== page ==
Ajaccio, the principal city and a pleasant enough place to walk, is crowded
with memorabilia honoring General Bonaparte.
A full-day excursion on the coast
of the island and into the interior included stops at several villages. Although
scenery was the main attraction of this sojourn, you find traces of Greek immigrants
fleeing the Ottoman Empire in Cargese and vestiges of the Roman Empire
at the Genoese Tower and Saint Appiana’s cathedral in Sagone.
Like the previous ports of call,
Corfu, the farthest north of the seven Ionian Islands, shows the deep
influence of centuries of invaders. Homer wrote about it in the "Odyssey" as
the place where Odysseus was shipwrecked. Jason and the Argonauts also found
refuge on Kerkira during the quest for the Golden Fleece. The first
non-mythical inhabitants were Corinthians.
|Corfu Town, Corfu
Corfu Town is the major city
and as you traverse its main and side streets, notice the many dissimilar elements
in the architecture—the Liston, a French arcade, Italianate homes, Georgian
mansions and wrought-iron Venetian balconies—left behind by all who colonized
the island. The Old Fortress, the original settlement, is cut off from
town by a moat. This citadel where the populace lived for several hundred years
was founded by Byzantines and later expanded by Venetians. The Town Hall
is also attributed to the Venetians. The Archeological Museum houses
treasures from the Mycaenean period. Two Byzantine churches—St. Jason
and Sossipater—have fine frescoes, but the one dedicated to St. Spyridon,
Corfu’s patron saint, is the most revered and has priceless icons and the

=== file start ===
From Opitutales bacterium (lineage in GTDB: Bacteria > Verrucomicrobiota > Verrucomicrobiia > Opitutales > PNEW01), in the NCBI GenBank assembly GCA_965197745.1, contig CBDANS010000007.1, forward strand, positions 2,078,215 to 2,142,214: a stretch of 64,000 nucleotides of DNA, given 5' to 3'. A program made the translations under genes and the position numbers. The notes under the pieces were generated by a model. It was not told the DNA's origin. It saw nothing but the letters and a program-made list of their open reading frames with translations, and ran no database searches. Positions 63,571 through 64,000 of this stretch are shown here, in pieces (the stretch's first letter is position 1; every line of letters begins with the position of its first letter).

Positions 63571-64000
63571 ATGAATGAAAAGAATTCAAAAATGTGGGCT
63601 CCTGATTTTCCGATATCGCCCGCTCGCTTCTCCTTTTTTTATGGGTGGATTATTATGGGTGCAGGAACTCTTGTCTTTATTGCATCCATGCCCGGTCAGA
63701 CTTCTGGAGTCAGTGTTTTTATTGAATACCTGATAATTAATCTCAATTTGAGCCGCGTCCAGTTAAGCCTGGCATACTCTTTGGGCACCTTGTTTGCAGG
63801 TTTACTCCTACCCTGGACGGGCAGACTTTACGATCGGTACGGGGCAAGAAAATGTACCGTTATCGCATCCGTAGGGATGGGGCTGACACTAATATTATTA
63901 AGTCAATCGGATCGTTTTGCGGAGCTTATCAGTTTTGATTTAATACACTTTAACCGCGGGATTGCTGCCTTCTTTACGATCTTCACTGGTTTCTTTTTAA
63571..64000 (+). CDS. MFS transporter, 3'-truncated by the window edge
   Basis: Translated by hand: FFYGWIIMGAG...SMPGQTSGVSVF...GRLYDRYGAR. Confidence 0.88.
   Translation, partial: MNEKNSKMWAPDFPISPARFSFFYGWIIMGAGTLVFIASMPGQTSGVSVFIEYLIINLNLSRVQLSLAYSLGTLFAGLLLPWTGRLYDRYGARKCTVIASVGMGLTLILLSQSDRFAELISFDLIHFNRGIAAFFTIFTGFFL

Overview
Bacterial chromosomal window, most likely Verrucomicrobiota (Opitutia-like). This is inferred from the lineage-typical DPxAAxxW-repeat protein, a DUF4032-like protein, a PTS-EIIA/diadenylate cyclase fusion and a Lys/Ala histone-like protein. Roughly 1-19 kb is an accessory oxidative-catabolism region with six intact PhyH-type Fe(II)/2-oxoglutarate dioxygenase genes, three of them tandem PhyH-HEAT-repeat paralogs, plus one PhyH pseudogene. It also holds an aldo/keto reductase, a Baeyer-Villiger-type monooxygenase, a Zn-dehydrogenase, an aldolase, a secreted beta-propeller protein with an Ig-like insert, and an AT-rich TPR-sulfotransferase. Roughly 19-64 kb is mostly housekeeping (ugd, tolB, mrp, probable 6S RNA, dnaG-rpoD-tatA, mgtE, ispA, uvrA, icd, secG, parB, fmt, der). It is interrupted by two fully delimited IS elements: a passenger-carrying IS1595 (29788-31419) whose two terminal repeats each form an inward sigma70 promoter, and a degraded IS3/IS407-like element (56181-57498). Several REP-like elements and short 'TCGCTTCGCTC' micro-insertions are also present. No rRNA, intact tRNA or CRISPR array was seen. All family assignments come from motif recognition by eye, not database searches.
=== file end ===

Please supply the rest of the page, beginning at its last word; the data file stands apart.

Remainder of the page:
The last two ports, Dubrovnik
and Venice, have resisted the intrusion of modern architecture more than
the earlier ones on the itinerary. The old town in Dubrovnik and much of Venice
are living museums and appear as they did in the Middle Ages. Dubrovnik, gem
of Croatia’s Dalmatian coast, is a prototype of what illustrators
of fairy tales might have imagined—a walled Medieval village with gates, ramparts,
fortresses and turrets. Although there is a small archeological site, it is
the construction dating from the 12th to the 17th century that impresses.
If you enter through the Pile
Gate and cross two bridges you reach a center thoroughfare, the Placa
or Stardun, which stretches to the Ploce Gate and whose limestone
paving shines after the rain like glass . A walk at a cool time of day along
the ramparts is a must. It begins with a climb up an 80-foot high staircase
and consumes about 1½ hours to cover the entire length of the wall. The panoramic
view takes in the sea below filled with swimmers and sailors, the terra cotta
roofs and the fortresses of St. John’s, Minuets and Botar.
|Pile Gate, Dubrovnik
Credit: Edwin C. Fancher
Each attraction seemed to have something
of special interest: the Franciscan Monastery, housing an old pharmacy
and a museum of priceless objects;Spinoza Palace, arranged as a two-storied
cloister; Rector Palace, perhaps the choicest building in the old town; St. Blase, a baroque church, whose main altar holds a gilt statue of
the saint; and the Cathedral, a three-hall building, containing a rich
repository of old masters, such as Titan, Andrea del Sarto and Rafaela.
Because the ship did not sail until 11 p.m., it was possible to spend the evening in town. After dark when the lights are turned on, Dubrovnik is even more spectacular than when the sun shines. The old buildings sparkled as if dressed for a celebration. No one seemed to know how many (there are hundreds, to be sure) cafes, bars and restaurants are in the old section. There was not an empty seat as people ate, drank, listened to music and partied hard.
Travel writers must leave it to painters and poets to describe the beauty that is Venice. To express to one's fullest the richness, light, color, texture and history of the grace and elegance that is La Serenissima (the serene one), one must possess that rare artistic talent. Founded 1,300 years ago, it was by the turn of the last millennium, one of the world’s richest cities. Built on a patchwork of more than 100 low-lying islets in a swampy lagoon and intertwined by a maze of 150 narrow canals and 400 lacy bridges, it had taken on much of its present shape by 1500 and is frozen in time.
The vaporetti, which ply the
Grand (main) Canal, circumnavigate the periphery of town, motor
through the lagoon and link the outer islands, are the most enjoyable form of